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Software Innovation and the Open Source threat

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    Abstract

    In this paper I study how innovation investment in a software duopoly is affected by the fact that one of the firms is, or might become Open Source. Firms can either be proprietary source (PS) or open source (OS) and have different initial technological levels. An OS firm is a for profit organization whose basic software is OS and it is distributed for free. The OS firm, however, is able to make profits from selling complementary software and, on the cost side, it receives development help from a community of users. I first compare a duopoly composed by two PS firms with a mixed duopoly of a PS and OS firm and I find that a PS duopoly might generate more innovation than a mixed duopoly if the initial technological gap between firms is small. However if this gap is large, a PS duopoly generates less innovation than a mixed duopoly. I then extend the setting to allow PS firms to switch to OS or to remain PS. A PS firm wants to become OS if it gets behind enough in the technological race against a competitor. I find that the outside option to become OS might soften competition on innovation since the technological leader prefers to reduce his innovation investment to avoid the OS switch of the follower. Therefore, although the switch to OS could generate higher investment levels ex-post it might generate lower investment ex-ante. In this context I find that a government subsidy to OS firms could be potentially harmful for innovation.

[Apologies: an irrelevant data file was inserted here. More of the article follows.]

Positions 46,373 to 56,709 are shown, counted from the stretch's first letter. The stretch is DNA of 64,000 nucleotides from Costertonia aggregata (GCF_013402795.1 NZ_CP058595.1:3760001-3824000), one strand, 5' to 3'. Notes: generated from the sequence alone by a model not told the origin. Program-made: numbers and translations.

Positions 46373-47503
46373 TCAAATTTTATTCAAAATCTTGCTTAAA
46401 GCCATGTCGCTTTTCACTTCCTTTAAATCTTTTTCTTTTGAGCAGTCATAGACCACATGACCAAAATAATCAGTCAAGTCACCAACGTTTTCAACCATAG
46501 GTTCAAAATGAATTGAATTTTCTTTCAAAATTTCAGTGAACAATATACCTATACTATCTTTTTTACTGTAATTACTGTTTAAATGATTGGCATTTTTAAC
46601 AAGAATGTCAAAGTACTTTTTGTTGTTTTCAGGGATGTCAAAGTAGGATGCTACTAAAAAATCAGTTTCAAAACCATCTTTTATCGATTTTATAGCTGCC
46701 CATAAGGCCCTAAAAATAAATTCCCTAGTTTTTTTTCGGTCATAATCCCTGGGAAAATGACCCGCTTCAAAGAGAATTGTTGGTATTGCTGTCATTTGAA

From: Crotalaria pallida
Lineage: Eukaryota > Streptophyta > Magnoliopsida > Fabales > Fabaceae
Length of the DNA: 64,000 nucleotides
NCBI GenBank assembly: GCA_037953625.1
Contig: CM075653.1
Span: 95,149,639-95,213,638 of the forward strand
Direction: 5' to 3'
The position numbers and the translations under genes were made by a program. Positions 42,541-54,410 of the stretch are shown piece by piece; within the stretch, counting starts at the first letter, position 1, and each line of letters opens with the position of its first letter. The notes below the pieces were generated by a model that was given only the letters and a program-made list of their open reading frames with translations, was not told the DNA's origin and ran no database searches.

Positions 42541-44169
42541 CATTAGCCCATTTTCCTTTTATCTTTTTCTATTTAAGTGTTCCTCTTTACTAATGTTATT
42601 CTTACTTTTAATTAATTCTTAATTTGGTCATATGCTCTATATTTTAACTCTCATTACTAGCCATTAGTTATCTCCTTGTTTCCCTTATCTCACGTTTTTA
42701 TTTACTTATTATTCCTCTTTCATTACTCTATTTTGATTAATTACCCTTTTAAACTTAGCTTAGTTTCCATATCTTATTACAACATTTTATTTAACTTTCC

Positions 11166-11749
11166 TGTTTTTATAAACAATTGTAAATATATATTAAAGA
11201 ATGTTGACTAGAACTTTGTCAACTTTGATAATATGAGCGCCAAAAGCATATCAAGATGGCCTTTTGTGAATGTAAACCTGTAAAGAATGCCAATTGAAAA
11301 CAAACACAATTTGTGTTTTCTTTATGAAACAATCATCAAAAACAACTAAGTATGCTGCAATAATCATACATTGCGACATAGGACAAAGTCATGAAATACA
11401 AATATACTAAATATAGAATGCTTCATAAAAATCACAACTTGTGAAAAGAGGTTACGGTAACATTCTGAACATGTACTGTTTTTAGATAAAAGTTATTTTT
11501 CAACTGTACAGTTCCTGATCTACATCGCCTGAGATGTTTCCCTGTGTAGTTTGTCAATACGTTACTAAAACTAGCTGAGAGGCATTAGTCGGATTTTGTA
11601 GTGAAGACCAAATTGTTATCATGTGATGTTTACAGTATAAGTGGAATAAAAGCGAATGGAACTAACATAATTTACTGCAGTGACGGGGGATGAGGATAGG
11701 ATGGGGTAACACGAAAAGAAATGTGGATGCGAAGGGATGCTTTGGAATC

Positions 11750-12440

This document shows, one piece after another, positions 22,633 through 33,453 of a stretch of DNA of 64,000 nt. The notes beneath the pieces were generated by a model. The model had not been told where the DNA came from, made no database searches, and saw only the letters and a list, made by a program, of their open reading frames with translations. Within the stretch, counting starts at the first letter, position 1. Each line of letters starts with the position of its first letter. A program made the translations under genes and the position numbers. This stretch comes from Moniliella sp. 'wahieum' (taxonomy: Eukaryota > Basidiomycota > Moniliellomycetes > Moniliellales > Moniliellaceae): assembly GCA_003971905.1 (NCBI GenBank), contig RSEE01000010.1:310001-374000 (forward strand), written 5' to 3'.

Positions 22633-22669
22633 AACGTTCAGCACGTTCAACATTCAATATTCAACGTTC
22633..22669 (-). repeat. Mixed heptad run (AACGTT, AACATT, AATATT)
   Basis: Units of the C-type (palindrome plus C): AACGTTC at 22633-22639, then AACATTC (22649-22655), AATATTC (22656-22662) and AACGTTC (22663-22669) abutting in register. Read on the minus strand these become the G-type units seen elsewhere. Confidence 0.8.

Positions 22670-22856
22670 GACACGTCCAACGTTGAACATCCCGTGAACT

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    File URL: http://www.netinst.org/Lambardi_09-15.pdf
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    Bibliographic Info

    Paper provided by NET Institute in its series Working Papers with number 09-15.

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    Length: 31 pages
    Date of creation: Sep 2009
    Date of revision: Sep 2009
    Handle: RePEc:net:wpaper:0915

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    Web page: http://www.NETinst.org/

    Related research

    Keywords: Software Market; Open Source; Innovation Incentives;

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    1. Stefano Comino & Fabio Manenti, 2005. "Government Policies Supporting Open Source Software for the Mass Market," Review of Industrial Organization, Springer, vol. 26(2), pages 217-240, December.
    2. Linus Dahlander, 2005. "Appropriation And Appropriability In Open Source Software," International Journal of Innovation Management (ijim), World Scientific Publishing Co. Pte. Ltd., vol. 9(03), pages 259-285.
    3. Jürgen Bitzer & Philipp J.H. Schröder, 2005. "The Impact of Entry and Competition by Open Source Software on Innovation Activity," Industrial Organization 0512001, EconWPA.
    4. Alexandre Gaudeul, 2004. "Competition between open-source and proprietary software: the (La)TeX case study," Industrial Organization 0409007, EconWPA.
    5. Gaudeul, Alexia, 2008. "Consumer welfare and market structure in a model of competition between open source and proprietary software," MPRA Paper 19555, University Library of Munich, Germany.
    6. Fabio Maria Manenti & Stefano Comino, 2010. "Dual Licensing in Open Source Software Markets," "Marco Fanno" Working Papers 0112, Dipartimento di Scienze Economiche "Marco Fanno".
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